# Chapter 2: Boundary Value Testing : BVT Software Testing

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Chapter 2: Boundary Value Testing : BVT 322235 Software Testing
By Dr. Wararat Songpan (Rungworawut) Faculty of Computer Science, Department of Science, Khon Kaen University, Thailand

Guideline of Boundary Value Testing
This technique focuses on variable as number.

Boundary Value Testing : BVT
BVT is a black box testing technique There are 4 sub-techniques of BVT 1) Boundary Value Analysis: BVA 2) Robustness Testing: RT 3) Worst-Case Testing: WT 4) Robust Worst-Case Testing: RWT

1) Boundary Value Analysis: BVA
When the function F is implemented as a program, the input variable x1 and x2 will have boundaries as follows, a =< x1 =< b c =< x2 =< d x2 d c x1 a b

Spec. 1<=x1<=10 Function: Addition X1 and x2 x1 x2 Spec. 1<=x2<=10 Results =

1) Boundary Value Analysis: BVA(Cont.)
The 5 values used to test the extremities are: 1) minimum (min) 2) above minimum (min+) 3) nominal (nom) 4) below maximum (max-) 5) maximum (max)

1) Boundary Value Analysis: BVA(Cont.)
BVA Test cases for function F X1 X2 Expected Results x1nom x2min x2min+ x2nom x2max- x2max x1min x1min+ x1max- x1max The number of test case is 4n+1 ,where n is the number of variable

1) Boundary Value Analysis: BVA(Cont.)
BVA Test cases for function F of addition X1 X2 Expected Results 5 1 6 2 7 10 9 14 15 ? Function: Addition X1 and x2 x1 x2 Results =

1) Boundary Value Analysis: BVA(Cont.)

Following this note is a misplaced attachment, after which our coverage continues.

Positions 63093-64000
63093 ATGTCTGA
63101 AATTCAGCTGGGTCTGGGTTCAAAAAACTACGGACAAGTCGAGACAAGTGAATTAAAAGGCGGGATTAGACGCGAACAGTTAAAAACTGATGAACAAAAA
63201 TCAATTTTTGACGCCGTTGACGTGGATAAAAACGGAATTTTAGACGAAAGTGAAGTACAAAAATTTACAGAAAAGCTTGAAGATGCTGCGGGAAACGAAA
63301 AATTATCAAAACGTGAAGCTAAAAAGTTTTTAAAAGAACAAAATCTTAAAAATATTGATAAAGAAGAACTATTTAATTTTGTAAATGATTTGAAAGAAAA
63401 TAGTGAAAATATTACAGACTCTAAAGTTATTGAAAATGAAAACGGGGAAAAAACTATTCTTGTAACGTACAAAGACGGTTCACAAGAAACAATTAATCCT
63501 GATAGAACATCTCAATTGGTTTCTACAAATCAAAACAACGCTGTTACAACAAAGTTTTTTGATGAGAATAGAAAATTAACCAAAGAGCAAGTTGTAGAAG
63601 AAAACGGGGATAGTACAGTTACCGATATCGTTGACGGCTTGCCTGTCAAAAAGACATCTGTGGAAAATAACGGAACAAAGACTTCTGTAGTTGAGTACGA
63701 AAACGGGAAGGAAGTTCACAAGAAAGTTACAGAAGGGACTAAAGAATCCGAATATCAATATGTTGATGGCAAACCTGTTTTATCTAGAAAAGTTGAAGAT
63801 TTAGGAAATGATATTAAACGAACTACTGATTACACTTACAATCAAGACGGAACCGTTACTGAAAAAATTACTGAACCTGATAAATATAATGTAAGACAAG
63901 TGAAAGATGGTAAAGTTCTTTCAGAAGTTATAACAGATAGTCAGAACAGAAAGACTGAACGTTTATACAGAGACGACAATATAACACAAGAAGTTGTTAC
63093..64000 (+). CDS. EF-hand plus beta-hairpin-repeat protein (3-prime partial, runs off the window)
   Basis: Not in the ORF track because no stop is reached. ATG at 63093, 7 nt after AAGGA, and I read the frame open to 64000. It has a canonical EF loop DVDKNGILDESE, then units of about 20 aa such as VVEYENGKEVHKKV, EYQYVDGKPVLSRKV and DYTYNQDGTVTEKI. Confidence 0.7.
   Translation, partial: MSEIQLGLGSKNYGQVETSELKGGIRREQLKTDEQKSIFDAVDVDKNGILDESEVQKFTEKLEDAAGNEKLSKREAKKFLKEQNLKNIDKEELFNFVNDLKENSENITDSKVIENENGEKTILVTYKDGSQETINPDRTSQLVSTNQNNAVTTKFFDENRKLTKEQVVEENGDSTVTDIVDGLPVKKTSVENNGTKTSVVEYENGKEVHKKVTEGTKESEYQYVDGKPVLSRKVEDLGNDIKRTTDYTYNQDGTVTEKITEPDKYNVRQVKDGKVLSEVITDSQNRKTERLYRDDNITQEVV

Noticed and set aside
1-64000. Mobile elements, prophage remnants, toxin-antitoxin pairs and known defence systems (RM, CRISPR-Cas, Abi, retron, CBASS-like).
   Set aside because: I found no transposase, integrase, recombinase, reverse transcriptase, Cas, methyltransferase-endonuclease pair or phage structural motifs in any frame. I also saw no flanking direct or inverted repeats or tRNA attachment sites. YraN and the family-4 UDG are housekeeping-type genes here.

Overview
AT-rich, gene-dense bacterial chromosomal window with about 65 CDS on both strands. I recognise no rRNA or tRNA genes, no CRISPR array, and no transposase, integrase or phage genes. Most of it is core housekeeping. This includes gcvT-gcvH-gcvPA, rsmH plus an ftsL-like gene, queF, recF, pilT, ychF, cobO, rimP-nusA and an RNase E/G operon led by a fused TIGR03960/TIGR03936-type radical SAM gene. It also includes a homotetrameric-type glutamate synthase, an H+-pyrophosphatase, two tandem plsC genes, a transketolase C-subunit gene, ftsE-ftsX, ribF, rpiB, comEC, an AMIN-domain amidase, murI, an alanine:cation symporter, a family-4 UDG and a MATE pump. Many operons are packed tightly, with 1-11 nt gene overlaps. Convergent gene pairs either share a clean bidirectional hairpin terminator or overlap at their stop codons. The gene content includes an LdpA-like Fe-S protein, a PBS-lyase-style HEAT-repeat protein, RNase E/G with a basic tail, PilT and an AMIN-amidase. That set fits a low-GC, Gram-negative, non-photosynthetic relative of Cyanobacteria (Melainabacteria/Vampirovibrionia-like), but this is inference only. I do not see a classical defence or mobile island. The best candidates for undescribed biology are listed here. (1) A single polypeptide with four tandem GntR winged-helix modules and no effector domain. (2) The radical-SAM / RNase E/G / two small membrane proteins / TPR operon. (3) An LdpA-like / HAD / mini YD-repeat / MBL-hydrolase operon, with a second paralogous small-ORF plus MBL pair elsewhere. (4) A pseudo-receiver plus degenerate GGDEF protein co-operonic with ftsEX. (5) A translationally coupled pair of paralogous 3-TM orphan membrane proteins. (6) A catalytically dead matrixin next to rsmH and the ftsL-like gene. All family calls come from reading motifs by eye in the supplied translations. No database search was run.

The idea and motivation behind BVA is that errors tend to occur near the extremities of the input variables. The defects found on the boundaries of these input variables can obviously be the result of countless possibilities. For example if the programmer forgot to count from zero or they just miscalculated. Errors in the code concerning loop counters being off by one or the use of a < operator instead of ≤. One of the values taking on their extreme values at any one particular time. The reason for this is that generally Boundary Value Analysis uses that called “Single Fault Assumption”.

Example: The Triangle Problem
Problem statements (Simple version) input 3 integers: a, b, c are side of triangle Output is type of triangle Equilateral Isosceles Scalene Not a Triangle (how to chek it?)

Example: The Triangle Problem
Problem statements (Improved version) input 3 integers: a, b, c are side of triangle Spec and condition c1: 1 =< a =< c4: b+c > a (As a triangle) c2: 1 =< b =< c5: a+c > b (As a triangle) c3: I =< c =< c6: a+b > c (As a triangle) Output is type of triangle Equilateral Isosceles Scalene Not a Triangle